Leadership Brings Responsibility

The fact that Hamas, or Harakat al-Muqawima al-Islamiyya, won political power through the ballot box is troublesome, but it also reveals the reality on the ground in the Middle East. There are not too many political options; one either chooses the corrupt autocrats or the religious fanatics. The third alternative, which is the best one, is not yet available. The liberals and the socio-democrats lack the necessary funds and liberty to openly challenge the existing regimes. By raising the profile of the moderates, the United States might have a chance of democratizing the region.

U.S. Secretary of State Condoleezza Rice recently told The Associated Press, "The United States is not prepared to fund an organization that advocates the destruction of Israel, that advocates violence and that refuses its obligations."

Fatah and the Palestinian Authority are very much seen as the product of an era when Israel and the United States dictated the rules of the game. Once the secular, nationalist movements failed to deliver, Hamas joined the game focusing on martyrdom, jihad, suicide bombing, and social programs. The rise of Hamas is a reaction to the long-term policies of Israel toward Fatah and the PA. Israel wanted to weaken Fatah, and it did so. The problem is that Fatah was replaced by a far worse alternative.

Hamas must understand that if it pursues a policy of violence and non-recognition toward Israel, funding will eventually dry up, which indeed has happened. This means that the reforms they hope to enact will become impossible to achieve, causing the current lawlessness status quo to prevail. In such conditions a state — democratic, theocratic or otherwise — cannot be established.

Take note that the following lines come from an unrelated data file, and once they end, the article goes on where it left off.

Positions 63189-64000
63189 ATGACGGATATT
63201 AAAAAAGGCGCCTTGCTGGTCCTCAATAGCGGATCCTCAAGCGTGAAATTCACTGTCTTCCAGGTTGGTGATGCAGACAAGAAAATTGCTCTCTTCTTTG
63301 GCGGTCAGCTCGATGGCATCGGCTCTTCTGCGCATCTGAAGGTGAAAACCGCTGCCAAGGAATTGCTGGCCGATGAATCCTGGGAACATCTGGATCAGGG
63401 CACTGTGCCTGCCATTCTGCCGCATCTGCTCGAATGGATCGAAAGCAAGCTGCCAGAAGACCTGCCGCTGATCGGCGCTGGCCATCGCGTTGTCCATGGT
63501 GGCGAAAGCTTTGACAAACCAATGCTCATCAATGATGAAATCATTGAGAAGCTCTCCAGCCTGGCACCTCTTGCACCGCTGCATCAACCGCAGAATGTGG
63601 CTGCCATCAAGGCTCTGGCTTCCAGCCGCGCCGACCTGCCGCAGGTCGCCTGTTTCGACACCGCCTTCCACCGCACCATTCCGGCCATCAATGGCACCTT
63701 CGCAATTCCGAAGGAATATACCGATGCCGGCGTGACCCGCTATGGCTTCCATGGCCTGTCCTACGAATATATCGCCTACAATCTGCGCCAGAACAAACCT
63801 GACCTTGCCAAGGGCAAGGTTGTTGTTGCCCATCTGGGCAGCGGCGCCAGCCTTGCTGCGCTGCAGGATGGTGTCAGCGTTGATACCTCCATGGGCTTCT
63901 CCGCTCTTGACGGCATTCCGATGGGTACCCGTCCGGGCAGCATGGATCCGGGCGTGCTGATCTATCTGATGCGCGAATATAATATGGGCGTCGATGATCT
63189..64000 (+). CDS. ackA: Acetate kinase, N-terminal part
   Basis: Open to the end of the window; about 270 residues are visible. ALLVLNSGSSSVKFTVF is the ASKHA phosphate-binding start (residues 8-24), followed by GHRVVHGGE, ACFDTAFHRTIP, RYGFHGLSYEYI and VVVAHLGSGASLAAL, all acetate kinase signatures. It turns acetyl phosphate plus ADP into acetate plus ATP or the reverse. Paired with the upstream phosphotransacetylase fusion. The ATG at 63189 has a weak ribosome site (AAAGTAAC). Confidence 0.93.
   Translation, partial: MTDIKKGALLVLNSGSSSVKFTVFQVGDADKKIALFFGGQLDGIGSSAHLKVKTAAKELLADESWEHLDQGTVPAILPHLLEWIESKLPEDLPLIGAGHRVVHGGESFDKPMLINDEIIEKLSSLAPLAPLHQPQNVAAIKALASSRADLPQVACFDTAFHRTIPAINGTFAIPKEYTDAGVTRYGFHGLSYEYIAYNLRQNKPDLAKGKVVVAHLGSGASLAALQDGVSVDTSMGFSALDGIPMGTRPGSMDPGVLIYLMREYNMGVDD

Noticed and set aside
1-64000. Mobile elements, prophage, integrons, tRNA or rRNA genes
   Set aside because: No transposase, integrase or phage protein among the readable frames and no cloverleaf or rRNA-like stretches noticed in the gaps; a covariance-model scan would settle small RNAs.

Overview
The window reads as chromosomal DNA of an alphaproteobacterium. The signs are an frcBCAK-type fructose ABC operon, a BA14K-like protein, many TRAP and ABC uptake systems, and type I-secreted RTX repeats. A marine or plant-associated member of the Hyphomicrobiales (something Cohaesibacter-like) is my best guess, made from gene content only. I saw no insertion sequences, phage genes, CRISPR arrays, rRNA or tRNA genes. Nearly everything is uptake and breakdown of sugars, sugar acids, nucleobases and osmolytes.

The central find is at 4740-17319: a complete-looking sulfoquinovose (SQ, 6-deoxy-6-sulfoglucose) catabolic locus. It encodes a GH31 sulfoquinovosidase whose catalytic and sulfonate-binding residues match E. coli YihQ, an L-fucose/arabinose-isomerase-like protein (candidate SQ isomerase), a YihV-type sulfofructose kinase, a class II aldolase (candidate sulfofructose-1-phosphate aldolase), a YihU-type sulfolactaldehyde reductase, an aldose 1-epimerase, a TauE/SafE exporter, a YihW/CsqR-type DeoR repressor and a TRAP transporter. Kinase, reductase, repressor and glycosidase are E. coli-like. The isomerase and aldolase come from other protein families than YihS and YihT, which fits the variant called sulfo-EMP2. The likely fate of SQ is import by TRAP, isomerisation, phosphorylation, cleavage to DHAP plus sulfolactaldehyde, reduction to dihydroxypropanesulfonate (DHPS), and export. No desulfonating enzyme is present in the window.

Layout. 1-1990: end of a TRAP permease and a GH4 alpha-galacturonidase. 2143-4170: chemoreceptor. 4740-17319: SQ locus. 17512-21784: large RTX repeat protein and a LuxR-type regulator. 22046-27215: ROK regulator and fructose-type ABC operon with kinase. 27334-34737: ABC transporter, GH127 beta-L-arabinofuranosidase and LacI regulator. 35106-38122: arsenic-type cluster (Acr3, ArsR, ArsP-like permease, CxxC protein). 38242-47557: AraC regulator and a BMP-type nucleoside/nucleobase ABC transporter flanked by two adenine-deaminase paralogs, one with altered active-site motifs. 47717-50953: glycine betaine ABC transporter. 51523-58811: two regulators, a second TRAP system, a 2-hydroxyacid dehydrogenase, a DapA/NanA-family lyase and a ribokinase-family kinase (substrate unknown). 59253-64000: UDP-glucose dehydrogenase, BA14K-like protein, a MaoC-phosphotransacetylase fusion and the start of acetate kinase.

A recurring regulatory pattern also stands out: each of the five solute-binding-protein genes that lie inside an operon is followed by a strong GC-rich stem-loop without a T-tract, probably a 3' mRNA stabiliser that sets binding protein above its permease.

Agreeing to all land requests of the Palestinian Authority and Hamas may very well not result in a peace agreement for Israel. The problem is not the possible Israeli withdrawal to 1967 borders, but the right to return. By keeping it, the Palestinians prove that they want all of Israel, and not parts of it. This is what Hamas openly says it wants and Fatah has secretly wanted.

The West should coordinate a massive campaign of information to address the Palestinians, Persians, and the rest of the Arab world. Let them know why democracy is better than any other political regime, what its advantages are, what the respective civil societies can and should do, and how we can all work it together. It is not imperialistic, but the West's moral imperative to further promote respect for the rights, economic development, personal and societal liberty and freedom from terror, violence, suicide bombings, racism, and bigotry.

No one is offering the Palestinians a state of their own on a silver platter, but this might be one of the best opportunities that the world could offer them to become a free, independent nation. The choice, as the consequences of it, is entirely theirs.

There are few points that need to be emphasized:

  • Universal liberty and human advancement brings safety to all of us.
  • In order to have a government that can function — and later on a nation — the Palestinians need stability and security, thus a peaceful coexistence with Israel .
  • If Hamas wishes to continue to run the government, it has to promote the peace it tries so much to avoid, step aside or be pushed aside.
  • Invest not in weapons, but in reconstruction.
  • Carry on a constructive dialogue and partnership with Fatah, and with Mahmoud Abbas.
  • Show concern for the welfare of the people by rebuilding the infrastructure, by providing food, education, jobs, and change the government rhetoric from a militant style of leadership to accommodate the actual needs of the people they govern

View the Worldpress Desk’s profile for Manuela Paraipan.